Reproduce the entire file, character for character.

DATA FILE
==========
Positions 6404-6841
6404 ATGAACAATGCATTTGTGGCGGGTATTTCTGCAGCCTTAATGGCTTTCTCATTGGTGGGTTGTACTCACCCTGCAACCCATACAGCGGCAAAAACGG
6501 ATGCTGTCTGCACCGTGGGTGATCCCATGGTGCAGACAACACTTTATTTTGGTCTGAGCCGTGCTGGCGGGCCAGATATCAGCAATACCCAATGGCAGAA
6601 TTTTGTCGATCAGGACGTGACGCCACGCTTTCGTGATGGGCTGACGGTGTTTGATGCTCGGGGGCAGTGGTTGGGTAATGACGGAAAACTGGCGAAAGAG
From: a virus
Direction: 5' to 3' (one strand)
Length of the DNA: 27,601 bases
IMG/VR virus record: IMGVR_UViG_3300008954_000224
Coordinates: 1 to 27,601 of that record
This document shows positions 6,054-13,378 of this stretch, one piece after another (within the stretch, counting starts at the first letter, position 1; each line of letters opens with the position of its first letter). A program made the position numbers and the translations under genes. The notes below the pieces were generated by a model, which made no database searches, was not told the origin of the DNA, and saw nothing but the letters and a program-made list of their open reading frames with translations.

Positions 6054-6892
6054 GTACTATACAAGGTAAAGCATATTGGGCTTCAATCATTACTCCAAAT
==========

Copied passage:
Positions 6404-6841
6404 ATGAACAATGCATTTGTGGCGGGTATTTCTGCAGCCTTAATGGCTTTCTCATTGGTGGGTTGTACTCACCCTGCAACCCATACAGCGGCAAAAACGG
6501 ATGCTGTCTGCACCGTGGGTGATCCCATGGTGCAGACAACACTTTATTTTGGTCTGAGCCGTGCTGGCGGGCCAGATATCAGCAATACCCAATGGCAGAA
6601 TTTTGTCGATCAGGACGTGACGCCACGCTTTCGTGATGGGCTGACGGTGTTTGATGCTCGGGGGCAGTGGTTGGGTAATGACGGAAAACTGGCGAAAGAG
From: a virus
Direction: 5' to 3' (one strand)
Length of the DNA: 27,601 bases
IMG/VR virus record: IMGVR_UViG_3300008954_000224
Coordinates: 1 to 27,601 of that record
This document shows positions 6,054-13,378 of this stretch, one piece after another (within the stretch, counting starts at the first letter, position 1; each line of letters opens with the position of its first letter). A program made the position numbers and the translations under genes. The notes below the pieces were generated by a model, which made no database searches, was not told the origin of the DNA, and saw nothing but the letters and a program-made list of their open reading frames with translations.

Positions 6054-6892
6054 GTACTATACAAGGTAAAGCATATTGGGCTTCAATCATTACTCCAAAT